If your doll's hair was dirty, you may notice a color change. When I was a kid, Kirsten and Sara went on lots of trips to the back yard, so I'm not surprised that I noticed one. Kirsten's hair lightened up some, but what was most notable was Sara -- her hair went from a sort-of-not-really brownesque color to actual copper penny red. It was impressive!

When they're dry, we'll move onto the most tedious step -- the actual dunk.

If your dolls need it, wrap their eyes up again. (This time around, I used the Press and Seal wrap around their eyeballs as well.)

Now, this next step requires some engineering on your part. Fill some sort of basin full of your downy, then figure out a way to have your doll lay only her hair in the bowl. Most people use a painter's try for this part. I just used a regular tupperware pan ...

I've had people tell me the downy dunk doesn't work for whatever reason ... I honestly think these are the two keys to getting this process to work.

Spoon Downy over their hair every hour!

I think that people who can't get it to work only left the dolls for an hour or two, honestly. But you need to do both of these things.

Pouring Downy over the hair in addition to soaking is really important. You can use anything you have at hand -- like an old measuring cup or some sort of ladle. I used a paper cup because I'm cheap.

Mostly, this is just so that parts that aren't directly in the Downy still get some, but this does have a secondary purpose. Depending on how dry the doll's hair is, you'll notice that they'll soak up the moisture quick. Pouring fresh Downy over the hair will keep it moist so it can keep soaking it up. You'll notice that the hair will soak up Downy very quickly for quite a while, and then as time passes, they'll soak it up slower and stay moist longer. I would check on Kirsten and Sara every hour, and for the first six hours or so, I'd notice that the parts of their hair not directly in the downy would be almost completely dry.

You don't need to be a total slave to this schedule -- for example, if you need to sleep, then for Heaven's sake, go sleep. But in general, make sure to check back on them every hour as much as you can. The important thing is they stay in for a whole day. Don't take short cuts here!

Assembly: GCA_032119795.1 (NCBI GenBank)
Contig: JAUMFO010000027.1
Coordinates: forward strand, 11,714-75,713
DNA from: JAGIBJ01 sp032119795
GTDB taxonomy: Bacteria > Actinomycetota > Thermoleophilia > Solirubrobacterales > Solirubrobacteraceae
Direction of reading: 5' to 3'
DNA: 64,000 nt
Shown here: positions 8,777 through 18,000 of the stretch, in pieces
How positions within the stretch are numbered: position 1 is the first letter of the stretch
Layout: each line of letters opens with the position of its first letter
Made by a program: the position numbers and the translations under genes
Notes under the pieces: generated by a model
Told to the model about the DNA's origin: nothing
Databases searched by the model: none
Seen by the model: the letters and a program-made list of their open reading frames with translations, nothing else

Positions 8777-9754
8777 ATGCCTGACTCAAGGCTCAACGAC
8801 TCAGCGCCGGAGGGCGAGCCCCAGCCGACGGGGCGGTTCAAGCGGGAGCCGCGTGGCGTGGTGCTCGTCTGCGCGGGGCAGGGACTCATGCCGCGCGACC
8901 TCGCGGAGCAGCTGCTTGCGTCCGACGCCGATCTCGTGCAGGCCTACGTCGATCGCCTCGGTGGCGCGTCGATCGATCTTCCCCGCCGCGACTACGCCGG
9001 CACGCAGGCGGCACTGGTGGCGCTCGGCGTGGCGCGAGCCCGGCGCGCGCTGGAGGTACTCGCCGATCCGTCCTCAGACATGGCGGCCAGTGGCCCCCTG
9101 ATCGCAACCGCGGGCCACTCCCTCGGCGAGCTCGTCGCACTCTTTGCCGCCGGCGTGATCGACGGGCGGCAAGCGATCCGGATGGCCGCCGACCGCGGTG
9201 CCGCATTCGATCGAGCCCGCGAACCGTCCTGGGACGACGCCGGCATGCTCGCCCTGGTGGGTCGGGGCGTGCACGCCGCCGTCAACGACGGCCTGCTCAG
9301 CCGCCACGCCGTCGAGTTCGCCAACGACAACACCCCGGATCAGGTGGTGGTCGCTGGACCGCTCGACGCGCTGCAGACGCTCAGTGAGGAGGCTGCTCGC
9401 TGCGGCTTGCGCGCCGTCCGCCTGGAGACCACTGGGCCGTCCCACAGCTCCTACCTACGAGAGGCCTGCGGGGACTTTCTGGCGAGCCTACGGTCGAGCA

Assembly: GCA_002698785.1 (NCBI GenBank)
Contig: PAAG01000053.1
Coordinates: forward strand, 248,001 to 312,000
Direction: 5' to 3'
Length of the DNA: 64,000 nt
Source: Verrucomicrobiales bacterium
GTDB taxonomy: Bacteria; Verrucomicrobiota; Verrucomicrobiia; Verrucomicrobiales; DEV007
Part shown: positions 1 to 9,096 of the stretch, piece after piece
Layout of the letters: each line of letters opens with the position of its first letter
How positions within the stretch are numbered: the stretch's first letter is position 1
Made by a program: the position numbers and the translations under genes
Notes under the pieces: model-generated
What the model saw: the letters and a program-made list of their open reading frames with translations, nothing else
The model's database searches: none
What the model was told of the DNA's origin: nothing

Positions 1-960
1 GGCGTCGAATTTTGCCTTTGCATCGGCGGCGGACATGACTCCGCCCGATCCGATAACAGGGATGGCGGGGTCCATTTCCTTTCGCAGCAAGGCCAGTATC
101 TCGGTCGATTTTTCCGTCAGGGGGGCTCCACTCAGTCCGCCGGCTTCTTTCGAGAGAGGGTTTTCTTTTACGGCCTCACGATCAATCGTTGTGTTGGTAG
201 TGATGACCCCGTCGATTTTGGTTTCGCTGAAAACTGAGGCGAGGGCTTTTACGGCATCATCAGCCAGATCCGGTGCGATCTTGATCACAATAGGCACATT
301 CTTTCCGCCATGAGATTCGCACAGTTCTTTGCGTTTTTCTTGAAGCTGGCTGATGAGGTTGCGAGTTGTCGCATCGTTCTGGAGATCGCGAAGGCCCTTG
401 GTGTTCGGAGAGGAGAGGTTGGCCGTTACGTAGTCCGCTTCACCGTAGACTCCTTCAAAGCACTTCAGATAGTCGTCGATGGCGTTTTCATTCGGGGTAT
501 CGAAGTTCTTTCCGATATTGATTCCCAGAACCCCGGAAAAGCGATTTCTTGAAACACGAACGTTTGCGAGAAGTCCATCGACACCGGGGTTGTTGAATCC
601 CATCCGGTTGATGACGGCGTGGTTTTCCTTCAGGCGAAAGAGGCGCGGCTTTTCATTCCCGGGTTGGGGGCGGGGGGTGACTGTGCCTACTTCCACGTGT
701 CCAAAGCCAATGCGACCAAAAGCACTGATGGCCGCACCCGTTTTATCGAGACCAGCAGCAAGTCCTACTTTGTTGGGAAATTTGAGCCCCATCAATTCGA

Also, if you have some fantastically understanding family and friends, you can always give them a shift.

After this, rinse your doll's hair out in cold water. Rinse it really really well. Think it needs another rinse? Give it two.

Let the doll's hair dry, then get out your ceramic straightener. Set it on the LOWEST setting. As promised, here's a photo of mine:

It's a Conair with 25 heat settings, as mentioned above. The lowest setting on this baby won't even take the kinks out of your doll's hair. It's perfect.

Some of you are going to want to know if the hair straightener is really needed. Yes. It's what sets the new shine and softness in your doll's hair. Don't believe me? Do you wish you could you could see a side to side comparison on a strip of doll hair?

Lucky you, I happen to keep extra doll hair around! I tested my straightener on Sara's blue hair clip. Here's half of it after straightening:

See the difference? Of course you do.

Straighten your doll's hair using the straightener. If she has bangs, I'd avoid doing them ... you'll almost certainly get one side longer than the other, and then everything will look funky. But yes, do the back.

I wish I had better 'after' photos then this, but here it is. Kirsten:


Really, this will have more effect on your doll's hair texture than her looks. Chances are that your doll now has softer hair, and, more importantly, stronger hair. It's possible her hair may feel nicer than when you first bought her.

You do NOT have to keep doing the Downy dunk if you care for your doll's hair correctly. In fact, do it up right and you'll probably never have to do this again. About once a month, spray some braid spray in her hair and work it in with your fingers, then let it set for forty minutes to an hour. That will keep her hair looking nice for quite a while. (My friend Nethilia told me about the braid spray, so please don't credit me for it.)

There you have it! Enjoy your doll's new hair!